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Astronomers get their first look at a mysterious galaxy with an unknown past

Why settle for one ring when you can have two?
new_galaxy_FULL

PGC 1000714 is a one-of-a-kind ringed galaxy that boasts not just an outer blue ring of new stars, but an inner red ring of old stars as well.

Ryan Beauchemin

PGC 1000714 is an innocuous name for an exciting object. This galaxy, which lies approximately 359 million light-years from Earth, is the rarest of the rare – a never-before-seen specimen within an uncommon class of “ringed” galaxies. In a paper published in Monthly Notices of the Royal Astronomical Society in November, astronomers took their first step toward understanding this strange galaxy and its formation history.

Why is PGC 1000714 so special? To begin with, it’s a Hoag-type galaxy. This class of galaxies is named for the first such object of their kind discovered in 1950, Hoag’s Object. Burcin Mutlu-Pakdi, a graduate student at the Minnesota Institute for Astrophysics, University of Minnesota Twin Cities and University of Minnesota Duluth, is a co-author on the paper and is credited with the galaxy’s discovery. She says that “less than  0.1% of all observed galaxies are Hoag-type galaxies.” Thus, PGC 1000714 is already unique when compared with the more typical types of galaxies that populate the universe.

But even among its Hoag-type kin, PGC 1000714 stands out. Hoag-type galaxies display a red, relatively old inner core of stars, surrounded by a ring of bluer, newly-formed stars. Though the core and the ring are associated with each other, no visible structures connect them. PGC 1000714 contains both of these characteristics, but with an additional surprise — a second inner ring, which is older, more diffuse, and redder than the outer ring.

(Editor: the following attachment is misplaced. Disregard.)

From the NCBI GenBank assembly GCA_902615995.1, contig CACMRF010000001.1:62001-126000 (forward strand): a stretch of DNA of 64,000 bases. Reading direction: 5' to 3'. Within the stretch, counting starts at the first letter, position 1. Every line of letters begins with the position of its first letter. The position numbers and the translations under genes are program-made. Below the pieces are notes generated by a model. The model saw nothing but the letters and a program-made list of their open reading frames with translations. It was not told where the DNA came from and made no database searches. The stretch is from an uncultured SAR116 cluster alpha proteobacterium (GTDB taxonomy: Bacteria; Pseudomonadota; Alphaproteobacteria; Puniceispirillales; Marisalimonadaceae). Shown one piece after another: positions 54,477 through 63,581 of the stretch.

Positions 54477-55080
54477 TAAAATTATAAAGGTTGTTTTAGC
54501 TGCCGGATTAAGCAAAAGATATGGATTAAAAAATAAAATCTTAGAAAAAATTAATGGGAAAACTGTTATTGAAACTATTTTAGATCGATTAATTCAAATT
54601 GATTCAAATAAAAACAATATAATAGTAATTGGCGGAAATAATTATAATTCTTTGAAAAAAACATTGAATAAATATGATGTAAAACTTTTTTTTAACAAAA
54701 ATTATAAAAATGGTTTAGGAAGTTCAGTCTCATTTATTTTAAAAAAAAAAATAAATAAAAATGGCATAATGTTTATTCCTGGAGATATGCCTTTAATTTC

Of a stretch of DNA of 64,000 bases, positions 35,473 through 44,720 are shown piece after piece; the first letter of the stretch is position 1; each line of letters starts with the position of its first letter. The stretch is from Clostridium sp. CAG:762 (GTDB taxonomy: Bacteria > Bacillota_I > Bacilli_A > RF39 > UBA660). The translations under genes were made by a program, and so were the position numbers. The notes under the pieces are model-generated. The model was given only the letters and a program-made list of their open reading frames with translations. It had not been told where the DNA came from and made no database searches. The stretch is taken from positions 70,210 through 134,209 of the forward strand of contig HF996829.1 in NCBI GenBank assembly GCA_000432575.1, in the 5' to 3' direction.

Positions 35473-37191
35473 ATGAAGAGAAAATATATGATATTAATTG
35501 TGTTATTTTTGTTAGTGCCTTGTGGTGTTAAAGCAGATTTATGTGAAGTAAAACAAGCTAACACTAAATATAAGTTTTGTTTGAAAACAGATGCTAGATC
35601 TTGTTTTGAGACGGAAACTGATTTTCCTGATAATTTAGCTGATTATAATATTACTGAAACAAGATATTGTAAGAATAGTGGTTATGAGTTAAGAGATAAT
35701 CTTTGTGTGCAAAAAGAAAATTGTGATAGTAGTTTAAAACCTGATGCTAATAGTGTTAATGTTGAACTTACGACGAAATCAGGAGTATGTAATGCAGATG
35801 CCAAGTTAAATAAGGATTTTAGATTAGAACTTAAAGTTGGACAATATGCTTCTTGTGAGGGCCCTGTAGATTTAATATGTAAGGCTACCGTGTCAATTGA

To find this inner ring, Mutlu-Pakdi modeled the central red component of the galaxy and subtracted it from the images to search for additional features. Because the second inner ring is not blue, but red, its stars are older than those in the outer ring and likely represent an earlier epoch of star formation.

Galaxies are classified by their morphology, which is largely a product of the galaxy’s past. Oddities like Hoag-type galaxies have likely undergone unique formation or interaction histories that are unlike the bulk of observed galaxies in the universe. Mutlu-Pakdi and her coauthors speculate that PGC 1000714’s strange morphology may be due to the incorporation of a gas-rich dwarf galaxy in the past.

The process of galaxy formation spans billions of years. Thus, watching one galaxy evolve is impossible; instead, astronomers study galaxies in varying stages of evolution, essentially viewing snapshots, to reverse engineer the complete picture. Mutlu-Pakdi says that “it’s impossible to know how the rings of this particular galaxy were formed,” based on the observations of this galaxy currently available. But with more data, and if more galaxies like this one are found, a clearer picture of the history of such objects will surely emerge. She stresses that a discovery like PGC 1000714 “challenges our current theories and assumptions about how the Universe works. It usually tells us that we still have a lot to learn.”
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